We were reminded of the fact that this was goat territory when we saw the path we'd be using to go down the mountain. Less than a yard wide, steep, stony, in some spots downright invisible and with lots of switchbacks, it was a little menacing (not to mention the fact that two of the folks who had ridden with us the day before had gotten someone else to ride their horses on the second day in order to avoid this descent). Gaby's son Álvaro saw the look on my face and said to me "just let Dali have his head and you'll be fine" and I listened to him. Apart from a few checks on the rein when we got to an easy bit to keep him from ending up on top of the mare in front of us, I pretty much just tried to relax my seat, kept a loose hold on the reins and put my life in his hands (hooves). And Álvaro was right - Dali's a pro. He picked his way downhill with the agility and balance of a mustang, regaining his foothold easily when a loose stone slipped and even hopping over a very dangerously placed stream with grace and confidence. When we got to a decent resting place where we could all dismount (which happened to be a state-run refuge for hikers and cattle and goat herders with a smallish cattle pen made of huge boulders pushed together) and give our horses a few minutes rest, I gave him a big rub and told him repeatedly what a fantastic horse he was.
Then down the hill to a pine wood where Gaby's wife had prepared a fabulous picnic lunch - more "thrashed potatos", a cold cream of zucchini soup, a tuna and veggie terrine, braised turkey cutlets and her fabulous lemon mousse for dessert. My horse had thrown a shoe on the way down, so while I held him and metabolized the ibuprophen Gaby shoed him. The way down was beautiful but tiring - we were now far enough down the mountain for it to be hot, and as we were back on the south face the terrain was much dryer and with 15 horses, a lot of dust was kicked up. But the views were amazing - it was great to see the mountain pass we had come over, and the little towns way down in the valley with their white wall, red tile roof houses and stone churches and even a castle or two. Down and down we went along dusty roads, with a few more hair-raising descents (steeper, but not so rocky or vertiginous) before we finally walked through a fairy tale-like fern grove before entering the forest that Gaby's ranch is just on the other side of. The land has obviously been recently parcelled off and sold, because there were a fair number of newly built cabins and some still under construction. Then we arrived to the olive groves interspersed with vinyards and fruit (quince, fig, pomegranate, almond and cherry) trees which mark the entrance to Gaby's ranch, and with a mix of regret at having ended our adventure and relief at being able to rest dismounted, unsaddled the horses and returned them to their paddocks for their well-deserved dinner and rest.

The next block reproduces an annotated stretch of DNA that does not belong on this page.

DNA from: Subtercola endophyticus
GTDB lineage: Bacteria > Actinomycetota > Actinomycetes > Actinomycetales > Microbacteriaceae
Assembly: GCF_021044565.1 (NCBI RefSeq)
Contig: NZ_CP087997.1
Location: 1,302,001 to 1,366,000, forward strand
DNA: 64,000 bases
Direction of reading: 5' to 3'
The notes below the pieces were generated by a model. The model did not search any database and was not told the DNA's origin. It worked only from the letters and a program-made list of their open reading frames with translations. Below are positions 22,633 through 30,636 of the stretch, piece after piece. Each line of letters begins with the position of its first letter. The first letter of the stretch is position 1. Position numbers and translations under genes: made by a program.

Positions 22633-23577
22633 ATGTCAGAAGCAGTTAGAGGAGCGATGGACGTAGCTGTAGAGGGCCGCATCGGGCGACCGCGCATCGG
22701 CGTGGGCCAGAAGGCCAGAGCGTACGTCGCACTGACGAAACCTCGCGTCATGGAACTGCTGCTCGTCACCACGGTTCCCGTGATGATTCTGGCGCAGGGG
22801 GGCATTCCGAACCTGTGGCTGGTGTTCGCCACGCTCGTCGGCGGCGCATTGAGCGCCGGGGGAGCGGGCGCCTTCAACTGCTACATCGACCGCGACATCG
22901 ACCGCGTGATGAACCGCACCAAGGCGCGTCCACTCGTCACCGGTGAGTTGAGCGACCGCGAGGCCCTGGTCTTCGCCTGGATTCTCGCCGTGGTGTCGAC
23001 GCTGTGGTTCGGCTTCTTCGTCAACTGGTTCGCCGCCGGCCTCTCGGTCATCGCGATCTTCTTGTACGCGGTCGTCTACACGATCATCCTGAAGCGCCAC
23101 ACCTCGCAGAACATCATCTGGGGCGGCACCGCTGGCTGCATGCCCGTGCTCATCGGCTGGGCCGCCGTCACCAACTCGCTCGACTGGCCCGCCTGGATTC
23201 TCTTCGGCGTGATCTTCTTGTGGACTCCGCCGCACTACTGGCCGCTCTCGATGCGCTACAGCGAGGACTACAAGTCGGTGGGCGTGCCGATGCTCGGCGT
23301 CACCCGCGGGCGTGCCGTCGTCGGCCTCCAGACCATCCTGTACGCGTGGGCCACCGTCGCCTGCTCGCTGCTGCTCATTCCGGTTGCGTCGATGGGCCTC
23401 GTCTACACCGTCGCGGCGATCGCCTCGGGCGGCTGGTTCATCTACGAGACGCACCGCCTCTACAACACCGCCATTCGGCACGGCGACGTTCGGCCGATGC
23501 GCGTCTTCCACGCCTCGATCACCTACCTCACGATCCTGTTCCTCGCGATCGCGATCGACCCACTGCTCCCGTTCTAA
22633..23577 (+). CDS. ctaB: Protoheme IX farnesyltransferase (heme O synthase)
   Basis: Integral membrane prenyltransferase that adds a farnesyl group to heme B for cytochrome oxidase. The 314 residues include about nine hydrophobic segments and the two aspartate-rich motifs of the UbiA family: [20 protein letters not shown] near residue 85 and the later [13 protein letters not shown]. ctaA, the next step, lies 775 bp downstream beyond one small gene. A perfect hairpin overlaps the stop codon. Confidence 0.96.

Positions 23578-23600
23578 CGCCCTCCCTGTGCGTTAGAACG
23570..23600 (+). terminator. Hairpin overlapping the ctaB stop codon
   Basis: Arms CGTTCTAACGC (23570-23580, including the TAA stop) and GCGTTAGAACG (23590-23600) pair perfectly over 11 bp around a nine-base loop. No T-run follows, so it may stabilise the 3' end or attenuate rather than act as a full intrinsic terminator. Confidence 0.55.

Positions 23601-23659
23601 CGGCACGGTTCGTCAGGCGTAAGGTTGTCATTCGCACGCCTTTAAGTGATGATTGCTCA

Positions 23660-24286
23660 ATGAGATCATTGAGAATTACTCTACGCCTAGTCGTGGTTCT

We ended the day with crusty loaves of bread, more home-cured chorizo and salchichón along with fresh local cheeses eaten with homemade quince jelly on top, a selection of locally made herb and fruit liqueurs with homegrown cherries for dessert. Another, short-lived singalong accompanied the inevitable hugs and kisses as we said goodbye until the next time. Hopefully it'll be soon.
Once again, if this sounds like something you'd be interested in doing, please look up Gredos Ecuestre and tell Gaby I sent you, or drop me a line and I can give you more details. He organizes very reasonably priced routes from 1 1/2 hours to 7 days long over a range of different terrains and parts of Spain (Gredos, Castilla Leon, Andalucía and Galicia so far with more to come) with some of the best horses (they've got spirit and initiative but are very well behaved and not phased by anything) I've ever ridden. Oh yeah and the food is fabulous ;)